Now when John had heard in the prison the works of Christ, he sent
two of his disciples, And said unto him, Art thou he that should come, or do we
look for another? (Matthew 11:2-3).
Given that John had previously declared Jesus to the Lamb of God
and the Son of God (cf. John 1:29, 34, 26), why is he now sending this question
to Jesus by his disciples?
Two responses have been given:
First, some have suggested that the question reflects weaknesses
and doubts in John himself.
John the Baptist was a great man, but he was still only a mere
man. The old adage goes, “The best of men are men at best.”
It raises the question of whether his being cast into prison had
been dispiriting to him. Maybe he had sunk into despair and gloom. He was
perhaps doubting his past experiences, the ministry he had performed, the
truths revealed to him.
Consider the later experience of Peter who would adamantly promise
never to forsake Christ, but then, when the rubber met the road, he denied
three times that he ever knew him (cf. Matthew 26:69-75).
The difficulties of our circumstances can indeed wear us down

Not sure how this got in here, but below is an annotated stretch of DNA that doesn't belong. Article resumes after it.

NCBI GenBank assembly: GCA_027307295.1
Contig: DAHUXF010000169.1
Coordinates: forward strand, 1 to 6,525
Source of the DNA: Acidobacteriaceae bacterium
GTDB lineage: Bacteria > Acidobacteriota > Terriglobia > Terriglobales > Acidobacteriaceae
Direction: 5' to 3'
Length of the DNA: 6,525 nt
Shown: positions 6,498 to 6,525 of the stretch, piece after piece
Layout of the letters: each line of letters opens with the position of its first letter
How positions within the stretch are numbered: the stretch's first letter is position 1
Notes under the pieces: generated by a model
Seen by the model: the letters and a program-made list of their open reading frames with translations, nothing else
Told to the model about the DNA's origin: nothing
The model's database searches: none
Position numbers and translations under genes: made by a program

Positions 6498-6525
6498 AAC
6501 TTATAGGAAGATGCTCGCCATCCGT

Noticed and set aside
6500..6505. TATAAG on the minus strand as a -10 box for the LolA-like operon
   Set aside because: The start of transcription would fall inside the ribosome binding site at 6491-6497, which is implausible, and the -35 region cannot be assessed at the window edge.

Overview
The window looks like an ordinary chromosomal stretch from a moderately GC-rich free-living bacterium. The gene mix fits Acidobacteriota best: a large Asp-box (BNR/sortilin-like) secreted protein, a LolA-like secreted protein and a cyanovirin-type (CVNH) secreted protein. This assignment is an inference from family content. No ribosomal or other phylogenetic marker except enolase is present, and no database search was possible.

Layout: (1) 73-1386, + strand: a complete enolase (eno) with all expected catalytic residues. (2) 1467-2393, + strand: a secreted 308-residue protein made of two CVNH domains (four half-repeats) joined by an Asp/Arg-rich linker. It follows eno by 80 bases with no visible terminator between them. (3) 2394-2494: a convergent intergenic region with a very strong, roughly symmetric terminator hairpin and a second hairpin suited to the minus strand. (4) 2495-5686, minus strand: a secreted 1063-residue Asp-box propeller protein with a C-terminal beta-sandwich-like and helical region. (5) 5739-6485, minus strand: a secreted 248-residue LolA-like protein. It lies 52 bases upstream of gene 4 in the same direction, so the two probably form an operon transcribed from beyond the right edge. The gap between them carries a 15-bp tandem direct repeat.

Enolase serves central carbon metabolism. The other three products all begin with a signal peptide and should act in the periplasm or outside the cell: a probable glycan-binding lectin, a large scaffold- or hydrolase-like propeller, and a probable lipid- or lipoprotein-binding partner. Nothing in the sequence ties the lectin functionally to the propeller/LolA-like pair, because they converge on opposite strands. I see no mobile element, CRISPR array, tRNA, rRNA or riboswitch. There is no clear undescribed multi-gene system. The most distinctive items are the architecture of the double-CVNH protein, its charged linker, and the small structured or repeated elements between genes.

spiritually. Spurgeon observed: “Dark thoughts may come to the bravest when
pent up in a narrow cell” (Matt, 131).
Second, others have suggested that John’s question was not for
himself, but for the benefit of his disciples.
According to this view, John wanted Christ himself to affirm his
identity as Messiah directly to his disciples. We know from the record of the
NT that many followers of John would eventually become followers of the Lord
Jesus, but this would require teaching and instruction. The proto-apostle
Andrew had been a disciple of John (John 1:37, 40). Other followers of John who
eventually turned to Jesus include Apollos (cf. Acts 18:24-28) and the twelve
disciples of Ephesus (Acts 19:1-7).
Can you imagine how encouraging this passage recorded by Matthew was
to those who had been disciples of John but then became disciples of the Lord Jesus?
Christ provided a definitive answer to John’s question: “Go and shew
John again those things which ye do hear and see” (Matthew 11:4). He opened blinded
eyes, made the lame walk, cleansed lepers, opened deaf ears, raised the dead,
and preached good news to the poor (v. 5). He is the Messiah, anticipated by
the prophets. “And blessed is he, whosoever shall not be offended in me” (v.
Grace and peace, Pastor Jeff Riddle